Wednesday, Jul 24, 2024

New Israel-US Tensions

Harshly critical and personal remarks about Secretary of State John Kerry by Israel's Defense Minister Moshe Ya'alon were condemned by a State Department spokesman Tuesday, who called them “offensive and inappropriate.” According to a Yediot Acharonot report, based upon unnamed sources, in private conversations Ya'alon called Kerry's determined efforts to broker a peace agreement between Israel and the Palestinians “obsessive” and “messianic.”

Ya’alon has not denied making the comments, but did seek to soften the personal tone of his criticism. In an address to the Knesset, Tuesday, Prime Minister Netanyahu expressed his disapproval of Ya’alon’s comments, without referring to them directly. Meanwhile, administration sources in Washington said they expect Netanyahu to distance himself from Ya’alon’s comments.


Ya’alon who was not quoted directly in the article, complained that since the peace talks began last summer, there have been no real negotiations between Israel and the Palestinians, but rather, only between Israel and the Americans. He is also said to have remarked that, “the only thing that can save us is that John Kerry will get a Nobel Peace Prize and leave us alone.”


Ya’alon also dismissed Kerry’s West Bank security arrangements proposal as “not worth the paper it is printed on” because it contains “neither security nor peace.”


Ya’alon also said that Kerry “had nothing to teach me about the conflict with the Palestinians. I live and breathe the conflict with the Palestinians. I know what they think, what they want and what they really mean.”


The published comments created an instant storm of controversy and recriminations.


State Department spokesman Jen Psaki said that what Ya’alon reportedly said about Kerry was “offensive and inappropriate, especially given all that the United States is doing to support Israel’s security needs. Secretary Kerry and his team, including General [John] Allen [who prepared the security proposal], have been working day and night to try to promote a secure peace for Israel because of the Secretary’s deep concern for Israel’s future. To question his motives and distort his proposals is not something we would expect from the defense minister of a close ally.”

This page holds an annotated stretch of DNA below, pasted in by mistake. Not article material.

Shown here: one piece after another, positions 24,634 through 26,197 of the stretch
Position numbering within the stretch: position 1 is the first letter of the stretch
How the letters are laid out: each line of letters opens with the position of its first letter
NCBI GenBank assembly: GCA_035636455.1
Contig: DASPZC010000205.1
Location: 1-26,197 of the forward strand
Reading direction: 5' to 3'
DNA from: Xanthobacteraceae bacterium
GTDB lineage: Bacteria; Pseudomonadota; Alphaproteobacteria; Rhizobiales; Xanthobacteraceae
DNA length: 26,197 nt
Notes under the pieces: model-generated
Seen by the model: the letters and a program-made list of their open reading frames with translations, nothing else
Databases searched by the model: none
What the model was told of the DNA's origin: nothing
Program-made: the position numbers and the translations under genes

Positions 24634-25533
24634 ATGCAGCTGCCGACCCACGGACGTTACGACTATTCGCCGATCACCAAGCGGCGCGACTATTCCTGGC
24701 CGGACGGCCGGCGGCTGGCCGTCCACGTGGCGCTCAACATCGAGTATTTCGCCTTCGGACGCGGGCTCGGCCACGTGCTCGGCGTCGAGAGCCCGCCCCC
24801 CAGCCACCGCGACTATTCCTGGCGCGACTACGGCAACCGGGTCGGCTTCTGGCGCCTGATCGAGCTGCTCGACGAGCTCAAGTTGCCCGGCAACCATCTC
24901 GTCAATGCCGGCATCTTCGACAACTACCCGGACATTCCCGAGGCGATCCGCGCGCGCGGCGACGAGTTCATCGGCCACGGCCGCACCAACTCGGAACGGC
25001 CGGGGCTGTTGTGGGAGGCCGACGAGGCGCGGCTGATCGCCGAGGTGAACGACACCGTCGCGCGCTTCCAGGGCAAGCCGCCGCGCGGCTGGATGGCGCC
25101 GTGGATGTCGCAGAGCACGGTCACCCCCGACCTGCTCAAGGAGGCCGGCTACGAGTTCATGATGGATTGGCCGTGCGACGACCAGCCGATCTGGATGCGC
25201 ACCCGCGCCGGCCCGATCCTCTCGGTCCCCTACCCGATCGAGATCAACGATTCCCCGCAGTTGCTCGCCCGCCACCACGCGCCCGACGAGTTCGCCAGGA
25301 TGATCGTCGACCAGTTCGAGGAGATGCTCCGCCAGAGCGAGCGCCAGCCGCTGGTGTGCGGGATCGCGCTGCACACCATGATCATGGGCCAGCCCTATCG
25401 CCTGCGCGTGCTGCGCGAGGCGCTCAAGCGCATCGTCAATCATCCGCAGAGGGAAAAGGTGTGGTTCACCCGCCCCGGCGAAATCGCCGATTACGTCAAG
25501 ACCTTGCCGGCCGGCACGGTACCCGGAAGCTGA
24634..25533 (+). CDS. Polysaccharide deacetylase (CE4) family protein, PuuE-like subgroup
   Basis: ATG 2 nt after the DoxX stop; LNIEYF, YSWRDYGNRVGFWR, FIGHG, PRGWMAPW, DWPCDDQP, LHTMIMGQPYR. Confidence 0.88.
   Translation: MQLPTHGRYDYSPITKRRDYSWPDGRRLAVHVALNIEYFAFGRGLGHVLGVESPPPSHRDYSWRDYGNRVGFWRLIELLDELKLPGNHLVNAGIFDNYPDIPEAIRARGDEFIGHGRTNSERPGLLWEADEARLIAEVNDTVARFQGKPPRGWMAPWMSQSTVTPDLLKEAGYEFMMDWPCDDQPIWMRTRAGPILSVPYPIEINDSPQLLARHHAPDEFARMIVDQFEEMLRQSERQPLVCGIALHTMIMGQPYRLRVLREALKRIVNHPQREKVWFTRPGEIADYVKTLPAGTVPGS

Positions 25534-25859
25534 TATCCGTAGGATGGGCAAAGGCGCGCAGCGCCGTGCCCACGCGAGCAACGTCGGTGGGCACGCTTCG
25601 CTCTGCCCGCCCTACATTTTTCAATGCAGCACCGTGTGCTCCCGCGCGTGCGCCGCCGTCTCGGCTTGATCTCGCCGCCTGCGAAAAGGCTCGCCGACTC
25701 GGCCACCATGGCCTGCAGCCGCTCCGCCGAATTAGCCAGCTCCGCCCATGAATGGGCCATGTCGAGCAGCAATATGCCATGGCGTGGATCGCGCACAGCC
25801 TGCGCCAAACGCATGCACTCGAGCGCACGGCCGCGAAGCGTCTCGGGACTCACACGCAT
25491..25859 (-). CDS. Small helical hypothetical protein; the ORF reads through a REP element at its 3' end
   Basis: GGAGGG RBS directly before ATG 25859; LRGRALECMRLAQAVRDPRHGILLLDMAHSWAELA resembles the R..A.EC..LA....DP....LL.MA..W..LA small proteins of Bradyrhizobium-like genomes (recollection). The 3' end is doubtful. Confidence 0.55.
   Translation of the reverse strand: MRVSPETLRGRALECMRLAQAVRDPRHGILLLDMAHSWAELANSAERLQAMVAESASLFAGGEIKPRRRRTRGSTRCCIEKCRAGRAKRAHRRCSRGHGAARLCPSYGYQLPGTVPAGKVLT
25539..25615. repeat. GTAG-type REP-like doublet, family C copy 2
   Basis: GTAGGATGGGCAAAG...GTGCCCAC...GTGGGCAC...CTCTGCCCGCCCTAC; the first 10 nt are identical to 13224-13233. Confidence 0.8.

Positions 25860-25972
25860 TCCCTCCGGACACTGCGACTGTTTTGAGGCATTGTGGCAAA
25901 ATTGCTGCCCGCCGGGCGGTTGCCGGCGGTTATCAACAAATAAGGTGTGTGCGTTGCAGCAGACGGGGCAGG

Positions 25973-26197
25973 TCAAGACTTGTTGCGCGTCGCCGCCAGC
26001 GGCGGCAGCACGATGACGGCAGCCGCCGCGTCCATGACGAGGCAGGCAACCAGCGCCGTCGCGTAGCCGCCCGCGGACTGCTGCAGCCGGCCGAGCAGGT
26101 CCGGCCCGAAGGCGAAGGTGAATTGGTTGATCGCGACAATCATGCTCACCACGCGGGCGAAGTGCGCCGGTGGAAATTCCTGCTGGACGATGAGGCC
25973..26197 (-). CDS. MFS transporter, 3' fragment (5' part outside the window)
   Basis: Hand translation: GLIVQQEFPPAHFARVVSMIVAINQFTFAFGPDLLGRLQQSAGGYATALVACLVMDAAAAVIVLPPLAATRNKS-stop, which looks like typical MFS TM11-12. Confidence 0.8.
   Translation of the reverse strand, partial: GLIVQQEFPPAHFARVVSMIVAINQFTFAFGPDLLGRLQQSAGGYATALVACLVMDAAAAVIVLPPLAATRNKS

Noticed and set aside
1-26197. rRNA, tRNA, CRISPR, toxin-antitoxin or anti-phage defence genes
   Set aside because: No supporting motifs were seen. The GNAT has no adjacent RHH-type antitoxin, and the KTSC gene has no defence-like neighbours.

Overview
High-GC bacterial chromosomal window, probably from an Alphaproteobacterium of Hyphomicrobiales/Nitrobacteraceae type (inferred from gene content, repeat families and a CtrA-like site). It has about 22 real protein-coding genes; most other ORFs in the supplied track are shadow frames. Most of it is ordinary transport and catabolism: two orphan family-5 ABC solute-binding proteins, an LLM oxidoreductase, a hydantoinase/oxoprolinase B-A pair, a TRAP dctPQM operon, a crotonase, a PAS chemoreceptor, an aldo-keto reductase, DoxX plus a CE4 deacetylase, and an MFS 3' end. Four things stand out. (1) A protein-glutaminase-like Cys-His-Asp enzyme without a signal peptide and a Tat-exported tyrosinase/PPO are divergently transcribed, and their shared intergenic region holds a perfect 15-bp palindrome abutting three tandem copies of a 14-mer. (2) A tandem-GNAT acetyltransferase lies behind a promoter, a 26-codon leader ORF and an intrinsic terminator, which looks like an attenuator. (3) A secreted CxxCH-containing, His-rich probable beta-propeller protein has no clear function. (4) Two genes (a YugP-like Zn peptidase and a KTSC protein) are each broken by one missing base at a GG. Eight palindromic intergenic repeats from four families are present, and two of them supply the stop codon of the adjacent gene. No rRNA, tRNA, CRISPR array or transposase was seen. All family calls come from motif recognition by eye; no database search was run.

After the Yediot report was published, Ya’alon issued a statement saying, “Good relations between the United State and Israel are important to us. The United States is our greatest friend and most important ally, and when there are disagreements, we air them in private, including with Secretary of State Kerry, with whom I have held many discussions about the future of Israel.”


Ya’alon told a group of high school students in Ofakim Tuesday that, “even if there are disagreements between us and the Americans in our discussions, they shouldn’t overshadow our shared goals and interests.”


He also said that he does not believe that the Israeli-Palestinian conflict is the main cause of regional instability. He suggested that after 20 years of failed attempts to reach a peace agreement, it might be time to stop trying to solve the conflict, and learn how to manage it.”


Ya’alon rejected the argument that Israel must make peace now because, “time isn’t on our side” and claimed that “Israel’s security situation is better today than in previous decades.”




In remarks to the Knesset Tuesday, Netanyahu emphasized, “respecting our important ties to the United States,” and said, “even when we have disagreements with the United States, they are always substantive and not personal.”


President Shimon Peres told the Knesset, “the deep friendship with the United States is a central element of Israel’s security and a catalyst for peace in the Middle East. Secretary of State John Kerry’s determined efforts to achieve peace are evidence of this American stance.”


Ya’alon’s remarks were also criticized by Foreign Minister Avigdor Lieberman. In a statement, Lieberman cited the “special relationship” between Israel and the US, and said, “it is inappropriate and unhelpful to both sides to conduct a loud, public argument. There is no call for personal attacks, even if there are, at times, disagreements.”


Justice Minister Tzipi Livni, one of Israel’s negotiators in the peace talks, defended the talks as being “held in such a way that Israel’s interests are safeguarded, primarily its security.” Referring to Ya’alon’s statements indirectly, she said, “It is possible to oppose the negotiations in a practical and responsible way rather than lash out and destroy our relations with our closest friend.”